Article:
This noun, “Father,” flows so freely from the lips of praying Christians. Many of us use it extravagantly. We pray to “Father,” to “heavenly Father,” to “Father God” and some of us say it over and over again in the same prayer. We feel really comfortable, perhaps because we know that when the disciples asked, “Lord, teach us to pray,” his first words were, “Our Father...”
It might enrich us to appreciate how revolutionary Jesus was to propose such a thing. There are a few occasions in ancient Hebrew Scripture that support its use, but God as “Father” was never commonplace. Some have suggested that the Hebrews had avoided this metaphor for God because of its frequent use in the ancient Near East where it was used in various fertility religions and carried heavy sexual overtones.
In the entire Hebrew Bible, only 17 times is God mentioned as “Father,” whether of Israel, or of individuals, whereas in the Gospels of Jesus, alone, God is “Father” 165 times.
Jesus was always moved by compassion. Compassion motivated his entire life, including the occupation of culture and tradition. Compassion brought him to use the term “Father” all the time, and he knew it was subversive. He knew that when he talked about “the Father,” “my Father,” or “our Father,” that it threatened some their old ways, but it also had the power to transform people.
In reference to God as Father, the Catechism of the Catholic Church says: “God transcends the human distinction between the sexes. He is neither man nor woman: he is God.” (I don’t always quote the Vatican, but when I do, it’s because they are being inclusive, progressive and compassionate, if incrementally.)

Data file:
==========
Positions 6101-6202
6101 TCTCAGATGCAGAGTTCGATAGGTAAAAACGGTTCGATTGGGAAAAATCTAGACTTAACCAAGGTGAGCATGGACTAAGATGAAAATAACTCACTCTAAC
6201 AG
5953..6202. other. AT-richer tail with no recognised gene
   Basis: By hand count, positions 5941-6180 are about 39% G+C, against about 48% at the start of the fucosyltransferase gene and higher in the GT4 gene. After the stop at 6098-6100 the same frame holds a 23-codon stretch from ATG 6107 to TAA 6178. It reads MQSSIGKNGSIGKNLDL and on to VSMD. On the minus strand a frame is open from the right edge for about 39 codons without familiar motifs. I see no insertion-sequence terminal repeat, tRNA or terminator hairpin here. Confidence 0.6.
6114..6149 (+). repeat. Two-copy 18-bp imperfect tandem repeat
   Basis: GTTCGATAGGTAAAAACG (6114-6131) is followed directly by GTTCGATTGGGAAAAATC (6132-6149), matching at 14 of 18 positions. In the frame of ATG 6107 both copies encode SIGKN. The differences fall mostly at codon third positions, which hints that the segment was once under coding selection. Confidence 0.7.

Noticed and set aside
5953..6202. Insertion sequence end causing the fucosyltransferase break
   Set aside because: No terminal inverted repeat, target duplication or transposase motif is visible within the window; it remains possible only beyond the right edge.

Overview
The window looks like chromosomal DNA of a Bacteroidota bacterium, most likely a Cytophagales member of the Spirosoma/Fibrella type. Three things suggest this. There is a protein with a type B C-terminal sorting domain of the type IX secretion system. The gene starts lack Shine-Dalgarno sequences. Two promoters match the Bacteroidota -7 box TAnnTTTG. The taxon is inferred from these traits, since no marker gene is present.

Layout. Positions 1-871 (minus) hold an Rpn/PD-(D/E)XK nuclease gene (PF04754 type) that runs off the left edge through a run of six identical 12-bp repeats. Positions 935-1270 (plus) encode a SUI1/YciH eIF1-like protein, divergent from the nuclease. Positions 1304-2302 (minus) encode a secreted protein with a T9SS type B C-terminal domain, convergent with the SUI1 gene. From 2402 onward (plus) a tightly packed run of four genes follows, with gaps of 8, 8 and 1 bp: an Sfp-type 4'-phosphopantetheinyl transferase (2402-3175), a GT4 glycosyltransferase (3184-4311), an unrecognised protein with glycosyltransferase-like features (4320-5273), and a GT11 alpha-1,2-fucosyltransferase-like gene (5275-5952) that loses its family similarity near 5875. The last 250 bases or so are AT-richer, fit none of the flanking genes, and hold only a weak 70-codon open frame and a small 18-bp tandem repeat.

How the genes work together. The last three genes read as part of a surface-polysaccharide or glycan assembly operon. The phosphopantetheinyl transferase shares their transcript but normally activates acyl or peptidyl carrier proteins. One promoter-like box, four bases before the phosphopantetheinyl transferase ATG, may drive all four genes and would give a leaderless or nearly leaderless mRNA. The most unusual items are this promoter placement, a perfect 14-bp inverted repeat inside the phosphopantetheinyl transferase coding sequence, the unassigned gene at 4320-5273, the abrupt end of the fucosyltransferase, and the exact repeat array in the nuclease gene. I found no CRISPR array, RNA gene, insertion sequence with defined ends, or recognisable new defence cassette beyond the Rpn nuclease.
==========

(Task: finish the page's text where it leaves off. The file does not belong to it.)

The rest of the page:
In ancient Israel, the image of a God was, not so much “Father”, but God was seen as a warrior and also as a king. When Jesus says, “Father” he offsets those prevailing images —of warrior and king— with God who was for everyone. Instead of a deity who fought for our nation against theirs, and instead of a deity whose reign and dynasty was established within a single nation. Instead of a God, who as king, ruled over subjects who had little or no access to him, Jesus presents God as our Father.
This does not mean that Jesus saw God only as Father. He was simply starting a necessary conversation. He used words purposefully, but not dogmatically. It doesn’t appear that Jesus did or would use any terms exclusively for anyone or anything. The Holy Spirit is “Comforter” or “Counselor.” We identify Jesus as “Savior,” “Lord,” “King,” along with many other terms. he, himself preferred “Son of Man,” meaning “the human one,” or “the mortal.”
I am not sure what terms Jesus would use for God in our times, but I am sure he would not be married to terminology simply to accommodate the comfort of tradition or orthodoxy. Concepts like “Trinity,” and even the word “God” are important, but mostly as placeholders to help us open the door to the ultimate mystery, the great romance. Depending on nation and culture, there are many more names.
Religious hardliners see words and definitions as something to argue about whereas Jesus was attracted to acts of compassion and kindness.
David Moore is the author of “Making America Great Again: A Challenge to the Christian Community.”